The number of extremely poor people (defined as those earning less than $1 or $1.25 a day, depending on who’s counting) rose inexorably until the middle of the 20th century, then roughly stabilized for a few decades. Since the 1990s, the number of poor has plummeted.
In 1990, more than 12 million children died before the age of 5; this toll has since dropped by more than half.
More kids than ever are becoming educated, especially girls. In the 1980s, only half of girls in developing countries completed elementary school; now, 80 percent do.
Global poverty is in decline. A huge decline. How huge, you ask?
On Sunday, the World Bank announced that this year, for the first time on record, the percentage of the earth’s population that is living in extreme poverty is likely to fall below ten per cent. As recently as 1990, the proportion was more than a third.
You want details, right?
In 1990, 60.8 per cent of the population in the East Asia and Pacific region, which includes China, lived below the extreme poverty line. By 2012, that figure had fallen to 7.2 per cent, and this year it will be 4.1 per cent, according to the bank’s projections. For the South Asia region, which includes India, the trend is similar, if a bit less dramatic. In 1990, 50.6 per cent of the population lived in extreme poverty; by 2012 the figure had fallen to 18.8 per cent, and this year it will be 13.5 per cent.
You perhaps noticed that it was the data for "extreme poverty" and you think that there is now a huge increase in moderate poverty. It is not an increase, but, yes, there is moderate poverty,:
In the poorest forty per cent of countries, according to the bank’s own figures, about half the population is still in “moderate poverty,” which it defines as existing on less than four dollars a day of income.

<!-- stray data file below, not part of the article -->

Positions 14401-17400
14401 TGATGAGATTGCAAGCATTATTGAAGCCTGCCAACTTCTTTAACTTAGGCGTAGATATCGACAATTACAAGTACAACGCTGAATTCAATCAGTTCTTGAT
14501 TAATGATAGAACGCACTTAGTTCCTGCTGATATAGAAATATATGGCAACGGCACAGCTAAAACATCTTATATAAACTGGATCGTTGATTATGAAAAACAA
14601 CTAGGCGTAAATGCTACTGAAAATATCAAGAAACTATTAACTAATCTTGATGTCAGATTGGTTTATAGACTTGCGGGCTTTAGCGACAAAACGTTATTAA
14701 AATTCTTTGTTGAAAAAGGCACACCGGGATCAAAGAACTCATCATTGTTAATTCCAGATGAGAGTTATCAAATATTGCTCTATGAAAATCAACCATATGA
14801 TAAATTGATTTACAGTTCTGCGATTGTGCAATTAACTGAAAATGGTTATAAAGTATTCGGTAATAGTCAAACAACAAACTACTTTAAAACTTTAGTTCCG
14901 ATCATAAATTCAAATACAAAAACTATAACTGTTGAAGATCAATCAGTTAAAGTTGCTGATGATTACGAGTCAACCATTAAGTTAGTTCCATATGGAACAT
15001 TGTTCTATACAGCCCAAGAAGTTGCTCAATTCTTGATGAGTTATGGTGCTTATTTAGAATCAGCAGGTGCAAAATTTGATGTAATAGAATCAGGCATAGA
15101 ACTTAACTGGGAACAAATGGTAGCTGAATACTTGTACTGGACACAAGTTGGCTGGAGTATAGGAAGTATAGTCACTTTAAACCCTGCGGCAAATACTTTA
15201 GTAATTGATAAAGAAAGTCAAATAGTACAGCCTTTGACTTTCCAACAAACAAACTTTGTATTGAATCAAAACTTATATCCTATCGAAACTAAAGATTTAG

Poverty reduction is a huge story that should be in the front pages of every newspaper, and should be the lead story of every television news program. But, of course, who cares about the good news when it is bad news and sex that sell!
While we celebrate it, the new global economy raises new problems:
in many developed countries the poor and near-poor are actually falling further behind. One way to see this is to look at how households in the bottom forty per cent of the income distribution are doing. When the bank’s researchers did this, they found that in seventeen of thirty-six advanced countries, per-capita income in such households has fallen since 1990.
That figure doesn’t easily jibe with the upbeat story of mutually reinforcing prosperity that trade economists used to tell. It reflects the reality of a world transformed, with globalization creating winners and losers in a manner that defies easy description. Globalization reduces some inequities, such as the scourge of extreme poverty, while accentuating others, and everywhere it causes political tensions.
The problem in dealing with all those trends is this: it takes responsible political leaders to understand such trends and then to exercise leadership in order to create a new social contract that will reflect the changing fortunes. It will take an informed and interested electorate to think about such trends and to elect responsible and thoughtful leaders. The Economist notes about a golden era of policymaking, though it was in a completely different context of foreign policy:
What did it take to make the country act in such enlightened self-interest? According to “The Wise Men”, a history by Walter Isaacson and Evan Thomas published in 1986, the magic ingredients included a rarefied East Coast foreign-policy elite who could easily glide between Wall Street and high office; responsible media; a thoughtful Congress capable of bipartisanship; a public that could be united against a common ideological enemy with which America had few economic links; and a president, Harry Truman, who was a war hero."enlightened self-interest" seems so impossible now!